The End of the Affair (review)

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The Price of Love

I’m not sure why very mannered and restrained love stories like The End of the Affair appeal to me. Perhaps it’s because I, like the characters that inhabit movies like this, am the kind of person who keeps these emotions close to the vest. (I can’t stand listening grown women in public restrooms blabbering on about their boyfriends, as if they’d all just come from the junior prom.) Perhaps it’s that movies like The End of the Affair deal with love and sex from an adult point of view — and the mere fact that I have to explain that by “adult” I don’t mean “pornographic” is example enough that romance onscreen typically is depicted at a juvenile level no matter what the age of the lovers.
Adult relationships come with trade-offs — this chilly fact is at the core of The End of the Affair. Directed by Neil Jordan (The Butcher Boy, Michael Collins), who also adapted Graham Greene’s novel for the screen, this simultaneously polite and strikingly erotic film gives us three people who’ve come to this realization. Henry Miles (Stephen Rea: This Is My Father, The Butcher Boy, whose long streak of one-upping himself continues here) is a repressed civil servant who “prefers habit to happiness,” or so says his wife, Sarah (Julianne Moore: An Ideal Husband, The Lost World: Jurassic Park, as fabulous as always). Their marriage is passionless, and Henry doesn’t seem to fathom that things could be otherwise. He’s so clueless, in fact, that he has no hesitation in sending Sarah off to the cinema with their neighbor, novelist Maurice Bendrix (Ralph Fiennes: Oscar and Lucinda, The English Patient, who’s making a career of playing tortured lovers, though he always finds something new in his characters). War preparations — the year is 1939 and the setting is London — are keeping Henry too busy at work to accompany them, or, indeed, to pay much attention to his wife at all.

The End of the Affair actually opens years later, when a chance encounter with Henry prompts Maurice to begin a “diary of hate.” As the film skips back and forth in time and takes on multiple viewpoints, we learn that Sarah and Maurice had an affair, now long over, the end of which hurt Maurice much more deeply than he lets on. Ironically, it’s only now that Henry suspects Sarah may be having an affair, as he confides to Maurice. His jealousy aroused, Maurice is the one who ends up hiring a private detective to find out whom Sarah is seeing.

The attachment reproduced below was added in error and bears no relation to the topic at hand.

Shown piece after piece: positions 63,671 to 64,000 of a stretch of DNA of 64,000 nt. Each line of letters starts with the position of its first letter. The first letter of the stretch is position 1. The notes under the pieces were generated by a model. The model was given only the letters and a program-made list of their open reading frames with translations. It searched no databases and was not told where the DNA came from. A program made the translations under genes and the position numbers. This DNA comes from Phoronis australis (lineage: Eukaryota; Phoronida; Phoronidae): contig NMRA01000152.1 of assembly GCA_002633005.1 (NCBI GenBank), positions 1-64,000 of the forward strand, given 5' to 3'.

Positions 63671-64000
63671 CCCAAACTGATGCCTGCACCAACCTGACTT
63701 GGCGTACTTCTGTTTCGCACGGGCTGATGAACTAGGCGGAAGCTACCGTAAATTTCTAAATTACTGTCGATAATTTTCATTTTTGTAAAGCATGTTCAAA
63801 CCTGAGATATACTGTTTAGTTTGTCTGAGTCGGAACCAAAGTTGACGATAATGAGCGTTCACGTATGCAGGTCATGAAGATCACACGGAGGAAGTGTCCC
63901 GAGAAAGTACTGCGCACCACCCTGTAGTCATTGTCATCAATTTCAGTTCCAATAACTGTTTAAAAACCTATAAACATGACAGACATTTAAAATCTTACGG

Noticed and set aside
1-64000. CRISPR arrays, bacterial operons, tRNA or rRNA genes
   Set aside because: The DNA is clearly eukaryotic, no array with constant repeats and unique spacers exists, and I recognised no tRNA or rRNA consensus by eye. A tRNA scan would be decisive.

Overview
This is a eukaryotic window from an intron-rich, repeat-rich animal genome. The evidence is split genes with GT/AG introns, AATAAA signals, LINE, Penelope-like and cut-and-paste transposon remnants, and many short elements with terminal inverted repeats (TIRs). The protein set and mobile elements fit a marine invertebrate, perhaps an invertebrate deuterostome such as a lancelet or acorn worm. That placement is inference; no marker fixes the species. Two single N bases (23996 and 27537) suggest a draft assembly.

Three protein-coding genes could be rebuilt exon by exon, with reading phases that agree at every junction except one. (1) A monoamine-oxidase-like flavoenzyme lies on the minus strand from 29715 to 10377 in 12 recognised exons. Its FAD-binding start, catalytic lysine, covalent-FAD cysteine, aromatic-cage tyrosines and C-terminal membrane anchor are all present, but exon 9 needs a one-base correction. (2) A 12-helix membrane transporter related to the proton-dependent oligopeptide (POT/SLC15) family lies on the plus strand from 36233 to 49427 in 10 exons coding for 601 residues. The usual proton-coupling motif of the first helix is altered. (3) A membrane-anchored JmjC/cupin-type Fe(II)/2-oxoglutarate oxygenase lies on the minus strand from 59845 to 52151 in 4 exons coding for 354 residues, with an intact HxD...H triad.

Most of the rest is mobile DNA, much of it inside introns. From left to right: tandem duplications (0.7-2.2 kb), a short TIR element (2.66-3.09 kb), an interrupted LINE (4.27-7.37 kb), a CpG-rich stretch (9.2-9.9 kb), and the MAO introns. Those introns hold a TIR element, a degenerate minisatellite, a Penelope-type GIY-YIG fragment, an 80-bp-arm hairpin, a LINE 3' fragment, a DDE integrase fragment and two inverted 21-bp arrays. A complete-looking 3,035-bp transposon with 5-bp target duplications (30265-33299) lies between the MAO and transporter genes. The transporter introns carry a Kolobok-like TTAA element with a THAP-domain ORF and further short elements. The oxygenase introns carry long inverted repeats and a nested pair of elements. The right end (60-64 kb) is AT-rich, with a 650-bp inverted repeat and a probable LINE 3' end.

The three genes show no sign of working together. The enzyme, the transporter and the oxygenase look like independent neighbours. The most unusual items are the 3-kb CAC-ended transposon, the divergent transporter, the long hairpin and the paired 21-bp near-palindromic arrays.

So whom does Maurice hate? Henry? Sarah? Himself? Why did his affair with Sarah end? Extended flashbacks show us a couple at first seemingly startled to find themselves falling in love giving in to almost desperate lust and desire. Making love while bombs literally fall around them, they found peace in the midst of war, living in their own world in which nothing else mattered. The film sucks the viewer into their secluded and protected sphere with some of the sexiest imagery onscreen this year, which, while certainly not intended for young eyes, is not particularly graphic. In fact, as is usually the case, the more that’s hidden, the more erotic the film is: Maurice and Sarah make love while practically fully clothed; he puts her stocking on as he ruminates on why he’s jealous of her clothing; their bodies move suggestively under the bedsheets; and, in the single most romantic moment in the film, they kiss, totally hidden from us, under the raincoat he holds over their heads during a storm. It’s like an old photo you’d find on a London postcard — the film as a whole, shot in gorgeous, muted greens and blues and golds, looks like a well-worn and beloved old photograph.

But The End of the Affair — Neil Jordan’s most mature film yet — isn’t about sex. A meditation on the grip that jealousy can hold, it’s also about all the ways and reasons for which we can be unable to express love, and about the dark power that love can have. It’s not giving too much away to reveal that The End of the Affair is not merely about a love triangle but a quadrangle — it’s the entity at the fourth point to whom Sarah promises never to see Maurice again. And a promise extracted by one love that sacrifices another, however, is not a comfortable one, as Sarah learns.

Longing to be with the wrong someone, and the willing devotion to promises that are painful to keep — these are the realities of love and lust that movies tend to ignore, because they don’t make for very happy stories. They do make for very real ones, though.

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